*I think we’ll be a bit more strict on how we spend money and where every dollar goes. I believe we will be sure our curated collection is that much more curated so we don’t have the sort of product that stays around. I believe we’ll be a bit leaner and meaner.  John Frechette, MADE

*Retail has changed forever — that much is clear to us. But anticipating retail to return to”normal” is unrealistic. We genuinely believe we provide a outstanding knowledge in our stores — opening brick-and-mortar shops is our solution to build deeper connections with customers and get feedback in real time, and candle buying is improved through an in-house encounter. We just had to ascertain how to make it work.  Thomas Neuberger and Kristen Pumphrey, P.F. Candle

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exude confidence, gratitude, and imagination

The Faire community remains optimistic about the future of retail. Our brands and retailers told us time and time again this year how much they love what they do.

Cat Seto of Ferme à Papier.

There were a few times during [lock-down] when I realized how much I absolutely love what I do.  Barbara Mooney, Daisy’s Mercantile

*I feel this is a really interesting time for producers and retailers to look at why we wanted to do this in the first place… For me personally, [I’ve] been enjoying the additional time that I have with my son and extra minutes of drawing or introspection. We have all lived through recession and we have always bounced back. There has always been a massive quantity of imagination that has come about after, so I have faith in that.  Cat Seto, Ferme à Papier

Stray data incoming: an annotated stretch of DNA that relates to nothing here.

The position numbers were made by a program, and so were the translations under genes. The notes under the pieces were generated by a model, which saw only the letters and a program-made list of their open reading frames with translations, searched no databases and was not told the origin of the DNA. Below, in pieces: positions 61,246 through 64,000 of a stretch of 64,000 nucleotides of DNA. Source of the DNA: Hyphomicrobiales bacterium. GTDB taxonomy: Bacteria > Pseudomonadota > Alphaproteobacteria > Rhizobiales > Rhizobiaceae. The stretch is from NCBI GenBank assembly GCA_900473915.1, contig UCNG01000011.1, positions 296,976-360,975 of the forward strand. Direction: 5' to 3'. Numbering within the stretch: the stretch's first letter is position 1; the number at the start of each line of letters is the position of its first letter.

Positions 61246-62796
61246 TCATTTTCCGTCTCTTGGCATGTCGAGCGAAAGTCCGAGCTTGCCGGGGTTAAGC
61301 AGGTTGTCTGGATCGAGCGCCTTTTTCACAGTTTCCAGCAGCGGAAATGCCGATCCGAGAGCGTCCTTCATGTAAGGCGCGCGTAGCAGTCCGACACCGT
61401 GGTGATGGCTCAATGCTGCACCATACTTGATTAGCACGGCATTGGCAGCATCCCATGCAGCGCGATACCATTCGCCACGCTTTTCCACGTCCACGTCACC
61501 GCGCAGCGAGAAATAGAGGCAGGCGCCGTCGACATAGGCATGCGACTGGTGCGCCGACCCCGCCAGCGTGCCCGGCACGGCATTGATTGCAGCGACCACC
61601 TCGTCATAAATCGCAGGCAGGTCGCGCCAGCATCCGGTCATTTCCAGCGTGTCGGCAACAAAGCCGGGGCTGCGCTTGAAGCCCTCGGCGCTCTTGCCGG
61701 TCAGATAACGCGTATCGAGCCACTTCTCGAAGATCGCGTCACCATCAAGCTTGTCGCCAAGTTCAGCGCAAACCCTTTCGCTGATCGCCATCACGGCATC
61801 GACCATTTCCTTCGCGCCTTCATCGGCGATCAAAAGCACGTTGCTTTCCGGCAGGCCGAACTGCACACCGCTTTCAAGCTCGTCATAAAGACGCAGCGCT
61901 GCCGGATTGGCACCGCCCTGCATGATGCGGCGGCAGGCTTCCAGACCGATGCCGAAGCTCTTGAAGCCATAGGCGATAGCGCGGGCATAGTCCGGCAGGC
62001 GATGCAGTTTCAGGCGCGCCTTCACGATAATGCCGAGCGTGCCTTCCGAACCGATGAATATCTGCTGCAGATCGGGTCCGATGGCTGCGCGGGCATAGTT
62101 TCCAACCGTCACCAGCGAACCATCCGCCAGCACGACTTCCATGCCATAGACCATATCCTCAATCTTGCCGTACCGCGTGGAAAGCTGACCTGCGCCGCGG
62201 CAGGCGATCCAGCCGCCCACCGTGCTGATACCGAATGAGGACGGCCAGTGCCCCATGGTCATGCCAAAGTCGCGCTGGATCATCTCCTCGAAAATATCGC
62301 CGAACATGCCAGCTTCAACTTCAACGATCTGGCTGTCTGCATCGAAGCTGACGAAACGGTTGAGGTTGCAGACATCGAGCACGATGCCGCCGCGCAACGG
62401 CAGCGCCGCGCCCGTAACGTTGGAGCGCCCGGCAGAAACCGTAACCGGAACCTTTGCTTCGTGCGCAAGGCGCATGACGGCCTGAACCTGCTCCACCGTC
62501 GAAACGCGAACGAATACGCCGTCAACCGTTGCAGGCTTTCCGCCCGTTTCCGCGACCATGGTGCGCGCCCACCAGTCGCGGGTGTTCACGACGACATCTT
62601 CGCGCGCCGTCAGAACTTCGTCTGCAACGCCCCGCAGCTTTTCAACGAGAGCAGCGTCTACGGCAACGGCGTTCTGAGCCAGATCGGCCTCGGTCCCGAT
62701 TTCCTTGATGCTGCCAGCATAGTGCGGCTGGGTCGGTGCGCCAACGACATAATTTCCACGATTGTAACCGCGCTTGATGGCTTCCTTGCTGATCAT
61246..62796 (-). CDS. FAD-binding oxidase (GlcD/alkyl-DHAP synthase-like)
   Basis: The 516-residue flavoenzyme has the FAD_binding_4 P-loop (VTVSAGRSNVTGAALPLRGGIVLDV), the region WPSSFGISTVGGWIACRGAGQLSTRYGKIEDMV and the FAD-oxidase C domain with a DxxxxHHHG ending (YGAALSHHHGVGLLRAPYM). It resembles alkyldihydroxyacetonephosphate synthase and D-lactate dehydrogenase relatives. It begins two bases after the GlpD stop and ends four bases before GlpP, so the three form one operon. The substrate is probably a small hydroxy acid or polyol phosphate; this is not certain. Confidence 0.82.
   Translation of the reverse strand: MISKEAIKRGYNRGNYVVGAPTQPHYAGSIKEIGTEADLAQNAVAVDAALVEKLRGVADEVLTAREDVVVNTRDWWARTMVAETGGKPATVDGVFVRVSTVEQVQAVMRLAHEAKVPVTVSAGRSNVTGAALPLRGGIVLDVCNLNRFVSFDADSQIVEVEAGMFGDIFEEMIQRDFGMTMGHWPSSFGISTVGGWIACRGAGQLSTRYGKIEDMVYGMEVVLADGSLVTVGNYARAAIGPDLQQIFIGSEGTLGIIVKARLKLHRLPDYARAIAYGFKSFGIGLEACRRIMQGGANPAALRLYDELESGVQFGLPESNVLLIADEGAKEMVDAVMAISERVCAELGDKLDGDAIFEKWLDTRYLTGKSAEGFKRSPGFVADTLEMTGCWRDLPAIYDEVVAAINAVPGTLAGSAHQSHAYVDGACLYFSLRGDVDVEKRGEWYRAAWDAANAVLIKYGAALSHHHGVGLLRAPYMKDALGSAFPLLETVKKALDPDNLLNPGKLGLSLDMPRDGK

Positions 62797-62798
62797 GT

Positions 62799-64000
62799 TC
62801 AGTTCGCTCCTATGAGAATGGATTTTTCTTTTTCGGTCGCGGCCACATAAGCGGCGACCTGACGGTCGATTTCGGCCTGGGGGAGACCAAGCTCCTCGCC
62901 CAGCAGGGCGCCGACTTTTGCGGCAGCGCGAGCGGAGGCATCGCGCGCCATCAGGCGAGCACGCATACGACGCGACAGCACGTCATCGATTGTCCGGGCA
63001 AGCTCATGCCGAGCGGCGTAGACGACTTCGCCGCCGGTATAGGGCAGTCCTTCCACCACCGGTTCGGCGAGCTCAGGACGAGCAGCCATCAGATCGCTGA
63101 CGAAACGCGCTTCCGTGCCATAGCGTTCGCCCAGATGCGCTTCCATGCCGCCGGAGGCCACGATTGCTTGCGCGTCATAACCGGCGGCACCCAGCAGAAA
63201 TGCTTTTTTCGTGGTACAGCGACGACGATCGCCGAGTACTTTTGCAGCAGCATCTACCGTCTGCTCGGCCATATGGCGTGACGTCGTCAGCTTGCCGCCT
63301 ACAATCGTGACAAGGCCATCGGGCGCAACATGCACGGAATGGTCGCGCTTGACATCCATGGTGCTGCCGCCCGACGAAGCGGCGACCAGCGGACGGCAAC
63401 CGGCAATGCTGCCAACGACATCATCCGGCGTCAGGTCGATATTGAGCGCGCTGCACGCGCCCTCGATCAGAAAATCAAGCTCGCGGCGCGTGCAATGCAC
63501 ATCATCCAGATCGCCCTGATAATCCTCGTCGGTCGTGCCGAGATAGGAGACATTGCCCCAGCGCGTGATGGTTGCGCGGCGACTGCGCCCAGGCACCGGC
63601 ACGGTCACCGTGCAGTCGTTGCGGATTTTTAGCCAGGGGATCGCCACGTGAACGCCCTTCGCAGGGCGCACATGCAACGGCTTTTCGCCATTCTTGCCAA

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*I am of the mindset that there’s a monumental set of the people that enjoys the experience of retail buying — the delight of walking through a store and finding something new. So I am optimistic that there’s always going to be a space for local retail.  Mat Pond, Epicurean Trader

*This year has been a substantial learning experience with our organization. We’ve learned to remain flexible; we’ve learned to lead with our values; and, most of all, we’ve learned that we will continue to shop little on account of the personal experience we provide. Your customers are shopping at your store for you.  Thomas Neuberger and Kristen Pumphrey, P.F. Candle

*I love my job so much and I truly enjoy my staff and I love our customers. I’ve had my ups and downs these last [months] but I have had more minutes of crying happy tears than I have from any kind of meltdown. That speaks volumes. Folks understand the value of buying local now more than ever.  Kelly Marie Thompson, Fleur Inc.